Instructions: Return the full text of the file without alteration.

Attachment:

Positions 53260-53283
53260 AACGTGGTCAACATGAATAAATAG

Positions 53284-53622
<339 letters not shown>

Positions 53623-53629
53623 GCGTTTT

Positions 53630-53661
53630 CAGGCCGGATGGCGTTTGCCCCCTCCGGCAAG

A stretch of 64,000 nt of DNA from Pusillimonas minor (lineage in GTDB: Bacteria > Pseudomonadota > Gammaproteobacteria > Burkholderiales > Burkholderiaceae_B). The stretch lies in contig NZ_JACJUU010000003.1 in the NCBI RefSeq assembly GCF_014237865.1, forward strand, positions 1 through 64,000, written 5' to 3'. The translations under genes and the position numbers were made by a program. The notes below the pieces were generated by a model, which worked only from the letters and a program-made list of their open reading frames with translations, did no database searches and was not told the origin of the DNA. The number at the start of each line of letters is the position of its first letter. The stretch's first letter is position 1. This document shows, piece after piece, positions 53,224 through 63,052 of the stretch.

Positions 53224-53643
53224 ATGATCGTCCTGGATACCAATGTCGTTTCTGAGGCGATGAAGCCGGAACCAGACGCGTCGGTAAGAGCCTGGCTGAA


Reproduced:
Positions 53260-53283
53260 AACGTGGTCAACATGAATAAATAG

Positions 53284-53622
<339 letters not shown>

Positions 53623-53629
53623 GCGTTTT

Positions 53630-53661
53630 CAGGCCGGATGGCGTTTGCCCCCTCCGGCAAG

A stretch of 64,000 nt of DNA from Pusillimonas minor (lineage in GTDB: Bacteria > Pseudomonadota > Gammaproteobacteria > Burkholderiales > Burkholderiaceae_B). The stretch lies in contig NZ_JACJUU010000003.1 in the NCBI RefSeq assembly GCF_014237865.1, forward strand, positions 1 through 64,000, written 5' to 3'. The translations under genes and the position numbers were made by a program. The notes below the pieces were generated by a model, which worked only from the letters and a program-made list of their open reading frames with translations, did no database searches and was not told the origin of the DNA. The number at the start of each line of letters is the position of its first letter. The stretch's first letter is position 1. This document shows, piece after piece, positions 53,224 through 63,052 of the stretch.

Positions 53224-53643
53224 ATGATCGTCCTGGATACCAATGTCGTTTCTGAGGCGATGAAGCCGGAACCAGACGCGTCGGTAAGAGCCTGGCTGAA